I read this article on io9 and immediately leapt here (figuratively; I do not wish to break my laptop or the desk on which it sits). Now, I’m not 100% certain Kevin read Tolkien; I’ve always been more of a fantasy guy than he has. However, even if he hasn’t, the books are about sixty years old.
The Arwen-Aragorn romance is not, shockingly, central to the trilogy’s plot. It’s more important in the films, because Liv Tyler, I guess, but even there it isn’t central. According to this article, W.H. Auden was all “dude, drop the whole thing.” Tolkien was all “nuh-UH.” End scene.
Now, from a purely executionary standpoint, the films and books do a fine job. They tell the basic framework (essentially, Arwen surrenders immortality to be with Aragorn) and then put it in the background. We aren’t talking “Anakin and Padme” levels of unnecessary drivel. This is a legitimately brilliant writer who didn’t want one of his main characters getting lonely, I guess. Maybe Tolkien was so brilliant he anticipated slash fiction and knew elf-human pairings would pop up anyway. I don’t know.
Where am I going with this? I want to make three points, and then I’ll let you get on with your life.
1) Arwen-Aragorn is not central to the plot, and could probably be removed entirely, as it is a somewhat generic love story (for Tolkien). A generation of nerds would be denied one of the few attractive females in the trilogy, and Liv Tyler would probably have faded entirely into the background, but other than that? No big deal.
2) Eowyn-Faramir is a much more interesting pairing (as Auden recognized). Why? You have the whole potential love triangle with Aragorn, Eowyn, and Faramir. Granted, Aragorn shoots her down and Eowyn reads way too much into his attentions, but it’s still there, potentially. More importantly, it is a genuinely reciprocal relationship, in which both parties have something to offer, and both characters are damaged. (Both have daddy issues, although Eowyn is not strictly speaking Theoden’s daughter. Faramir’s dad just tries to set him on fire. No big deal.) It draws two tertiary characters (if that isn’t being generous) together, gives them a story arc that would otherwise be absent from the film, and is the second best love story that Tolkien ever wrote. And the best? This is point #3!
3) (See, I told you.) The reason I really dislike the Aragorn-Arwen romance (from a literary standpoint) is that it’s an extremely watered down version of Beren and Luthien. Beren and Luthien have the whole star-crossed lovers angle, but it’s magnified because Beren goes on an insane quest to win Luthien’s love. He loses most of his hand. Luthien, meanwhile, has the same choice Arwen does (eternity without love, or love without eternity), but it’s even worse. See, Luthien’s dad is a dick about the whole thing, and insists that Beren bring back a Silmarillion in exchange for Luthien. For which he has to fight lots and lots of nasty creatures, one of whom happens to be Morgoth, otherwise known as Sauron’s boss. Let me spell that out for you: In order to win the approval of one of the world’s biggest assholes, he fights an evil god. All for love!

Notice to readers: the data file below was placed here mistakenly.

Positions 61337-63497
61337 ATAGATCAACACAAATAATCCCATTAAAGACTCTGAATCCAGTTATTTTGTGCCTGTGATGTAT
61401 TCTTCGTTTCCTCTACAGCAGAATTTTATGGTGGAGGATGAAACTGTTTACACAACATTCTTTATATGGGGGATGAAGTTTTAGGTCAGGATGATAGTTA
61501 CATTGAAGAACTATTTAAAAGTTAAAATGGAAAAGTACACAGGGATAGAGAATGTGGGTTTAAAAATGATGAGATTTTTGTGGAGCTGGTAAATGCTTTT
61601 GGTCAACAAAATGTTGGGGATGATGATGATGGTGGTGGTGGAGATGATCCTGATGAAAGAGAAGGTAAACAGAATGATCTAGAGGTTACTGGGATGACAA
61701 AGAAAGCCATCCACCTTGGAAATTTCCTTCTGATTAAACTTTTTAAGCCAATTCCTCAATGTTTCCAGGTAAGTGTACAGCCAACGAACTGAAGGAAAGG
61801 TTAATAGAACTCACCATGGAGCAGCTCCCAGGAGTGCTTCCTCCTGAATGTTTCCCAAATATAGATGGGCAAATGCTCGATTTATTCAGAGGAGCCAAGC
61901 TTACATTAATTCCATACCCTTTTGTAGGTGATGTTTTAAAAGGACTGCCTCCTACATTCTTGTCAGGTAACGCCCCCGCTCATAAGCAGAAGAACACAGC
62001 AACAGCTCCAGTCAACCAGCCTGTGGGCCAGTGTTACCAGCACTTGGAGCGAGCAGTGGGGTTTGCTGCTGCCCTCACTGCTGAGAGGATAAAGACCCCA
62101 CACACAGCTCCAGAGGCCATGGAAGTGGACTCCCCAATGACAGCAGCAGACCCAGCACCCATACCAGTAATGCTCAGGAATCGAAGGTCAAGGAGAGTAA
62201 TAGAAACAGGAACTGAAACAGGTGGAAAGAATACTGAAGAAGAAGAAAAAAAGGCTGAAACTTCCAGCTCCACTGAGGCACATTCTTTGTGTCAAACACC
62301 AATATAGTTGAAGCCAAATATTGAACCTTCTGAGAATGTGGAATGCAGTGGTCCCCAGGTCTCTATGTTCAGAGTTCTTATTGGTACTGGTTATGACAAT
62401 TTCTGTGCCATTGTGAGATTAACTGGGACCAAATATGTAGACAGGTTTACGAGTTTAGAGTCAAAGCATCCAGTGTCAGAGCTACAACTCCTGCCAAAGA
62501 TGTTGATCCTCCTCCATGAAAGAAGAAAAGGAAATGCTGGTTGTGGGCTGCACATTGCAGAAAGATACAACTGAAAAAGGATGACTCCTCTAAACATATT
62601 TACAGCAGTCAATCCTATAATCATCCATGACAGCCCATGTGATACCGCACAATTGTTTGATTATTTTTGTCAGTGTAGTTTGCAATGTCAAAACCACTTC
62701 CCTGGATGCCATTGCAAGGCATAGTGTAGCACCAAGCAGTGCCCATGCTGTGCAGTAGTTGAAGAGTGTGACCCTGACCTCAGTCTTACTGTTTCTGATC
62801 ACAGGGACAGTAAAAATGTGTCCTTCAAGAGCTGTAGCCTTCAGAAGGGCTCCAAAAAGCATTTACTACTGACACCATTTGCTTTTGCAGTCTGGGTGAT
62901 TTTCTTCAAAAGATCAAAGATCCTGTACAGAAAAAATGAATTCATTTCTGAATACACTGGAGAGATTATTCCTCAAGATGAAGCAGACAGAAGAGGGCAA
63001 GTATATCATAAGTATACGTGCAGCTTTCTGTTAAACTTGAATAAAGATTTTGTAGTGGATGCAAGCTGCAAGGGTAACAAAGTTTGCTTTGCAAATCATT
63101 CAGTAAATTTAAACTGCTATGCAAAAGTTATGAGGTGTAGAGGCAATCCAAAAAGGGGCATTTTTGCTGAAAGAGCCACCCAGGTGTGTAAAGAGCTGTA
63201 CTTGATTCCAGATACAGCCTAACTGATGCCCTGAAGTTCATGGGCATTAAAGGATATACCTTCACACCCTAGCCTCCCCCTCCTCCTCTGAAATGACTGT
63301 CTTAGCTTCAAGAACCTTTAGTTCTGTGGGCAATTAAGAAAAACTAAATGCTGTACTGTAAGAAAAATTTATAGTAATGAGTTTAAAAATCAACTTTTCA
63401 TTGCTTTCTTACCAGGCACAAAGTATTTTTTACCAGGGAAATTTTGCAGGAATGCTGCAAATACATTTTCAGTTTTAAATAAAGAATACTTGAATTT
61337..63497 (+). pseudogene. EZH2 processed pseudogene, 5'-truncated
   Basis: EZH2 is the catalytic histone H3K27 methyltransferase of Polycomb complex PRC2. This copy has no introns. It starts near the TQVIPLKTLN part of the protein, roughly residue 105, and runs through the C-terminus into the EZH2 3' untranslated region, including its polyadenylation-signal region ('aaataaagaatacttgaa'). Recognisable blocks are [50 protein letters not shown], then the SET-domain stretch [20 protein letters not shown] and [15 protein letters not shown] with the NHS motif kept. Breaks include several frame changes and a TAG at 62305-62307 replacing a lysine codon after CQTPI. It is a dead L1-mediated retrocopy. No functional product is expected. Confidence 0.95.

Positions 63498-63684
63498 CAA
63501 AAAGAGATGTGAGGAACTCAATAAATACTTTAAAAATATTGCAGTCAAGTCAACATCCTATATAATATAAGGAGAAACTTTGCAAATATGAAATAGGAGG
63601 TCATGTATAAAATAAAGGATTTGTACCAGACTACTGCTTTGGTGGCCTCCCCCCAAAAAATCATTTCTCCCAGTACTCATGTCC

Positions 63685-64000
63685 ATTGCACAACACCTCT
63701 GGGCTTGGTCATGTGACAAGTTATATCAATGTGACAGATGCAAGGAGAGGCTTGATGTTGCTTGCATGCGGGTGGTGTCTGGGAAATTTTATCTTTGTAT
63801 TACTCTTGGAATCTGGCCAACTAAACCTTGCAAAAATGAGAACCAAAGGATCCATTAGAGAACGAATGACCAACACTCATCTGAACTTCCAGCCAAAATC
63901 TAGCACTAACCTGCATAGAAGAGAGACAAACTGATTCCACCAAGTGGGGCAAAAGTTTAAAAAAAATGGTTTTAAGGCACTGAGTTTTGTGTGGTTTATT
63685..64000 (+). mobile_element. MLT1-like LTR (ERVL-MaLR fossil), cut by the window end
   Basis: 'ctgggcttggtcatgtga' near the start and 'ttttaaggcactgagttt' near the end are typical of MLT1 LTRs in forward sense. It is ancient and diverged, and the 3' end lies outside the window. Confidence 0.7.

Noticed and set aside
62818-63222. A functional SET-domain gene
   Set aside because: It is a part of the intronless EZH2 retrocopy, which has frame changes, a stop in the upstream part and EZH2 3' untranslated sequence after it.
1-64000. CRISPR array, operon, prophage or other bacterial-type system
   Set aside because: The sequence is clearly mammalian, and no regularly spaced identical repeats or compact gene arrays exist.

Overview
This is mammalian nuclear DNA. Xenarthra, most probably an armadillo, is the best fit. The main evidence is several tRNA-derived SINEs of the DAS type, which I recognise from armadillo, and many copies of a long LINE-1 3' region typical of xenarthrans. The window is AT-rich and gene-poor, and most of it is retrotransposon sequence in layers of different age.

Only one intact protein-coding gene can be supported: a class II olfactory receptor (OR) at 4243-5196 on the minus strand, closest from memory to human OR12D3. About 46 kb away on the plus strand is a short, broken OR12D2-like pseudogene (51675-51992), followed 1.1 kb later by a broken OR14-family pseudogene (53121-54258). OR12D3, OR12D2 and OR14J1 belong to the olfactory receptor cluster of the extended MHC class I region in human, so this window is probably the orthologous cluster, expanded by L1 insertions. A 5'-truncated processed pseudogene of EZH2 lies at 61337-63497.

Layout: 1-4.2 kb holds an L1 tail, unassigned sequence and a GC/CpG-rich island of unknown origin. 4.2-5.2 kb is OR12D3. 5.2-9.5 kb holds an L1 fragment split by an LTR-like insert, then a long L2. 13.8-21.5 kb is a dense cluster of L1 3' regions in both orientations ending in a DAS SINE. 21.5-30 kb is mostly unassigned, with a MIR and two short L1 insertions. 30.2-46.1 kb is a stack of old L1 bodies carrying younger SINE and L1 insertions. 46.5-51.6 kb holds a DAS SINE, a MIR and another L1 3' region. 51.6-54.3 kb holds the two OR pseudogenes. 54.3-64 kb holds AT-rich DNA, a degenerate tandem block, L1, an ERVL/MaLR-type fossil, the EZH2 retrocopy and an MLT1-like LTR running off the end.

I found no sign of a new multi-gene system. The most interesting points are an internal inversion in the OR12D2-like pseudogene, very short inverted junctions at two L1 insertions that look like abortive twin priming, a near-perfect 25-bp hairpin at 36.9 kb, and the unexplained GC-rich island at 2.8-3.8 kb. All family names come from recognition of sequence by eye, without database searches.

Of course, a giant wolf eats the Silmarillion, but the asshole, possibly out of a need to be an even bigger asshole later on, relents and says “sure, marry her now. I guess you’re cool.” Of course, Beren, being a super badass, says “look, damn it, you want your shiny gem, you will get your shiny gem!” (This is after a while — his hand got eaten after all, and he needed time to recover.) So he goes, faces the giant wolf, and dies, but only after killing the wolf and giving the Silmarillion to the asshole. The asshole is all, “Awesome!” Meanwhile, Luthien grieves over her husband, and later dies herself. Mandos, another god, is bummed out (because he isn’t an asshole) and brings them both back to life, and they live happily ever after. In my opinion, Beren and Luthien may be the single greatest love story of all time, because it emphasizes the true essence of love: sacrifice.
Now, let’s compare that to Aragorn and Arwen. Arwen, noble lass, makes the same deal Luthien did. The trouble is that Aragorn does not have to go on a quest like Beren’s. He’s already got Arwen. Sure, there’s the part where he’s all “oh noes, you won’t be immortal any more.” The problem is that, neither in the book nor in the films, is it ever established that this is a genuine sacrifice. He’s even being kind of a chauvinistic dick about it: it’s her choice to love whom she chooses.
Let’s fast forward: Aragorn relents, they get married, have a bunch of kids and live for hundreds of years together. Eventually Aragorn dies, but Arwen has to keep living out her absurdly long life alone. The end. Aragorn gets everything, and Arwen gets most of what she wanted, but in the end, she pays a horrible price and he does not.
He didn’t even get horribly mutilated. What a poseur!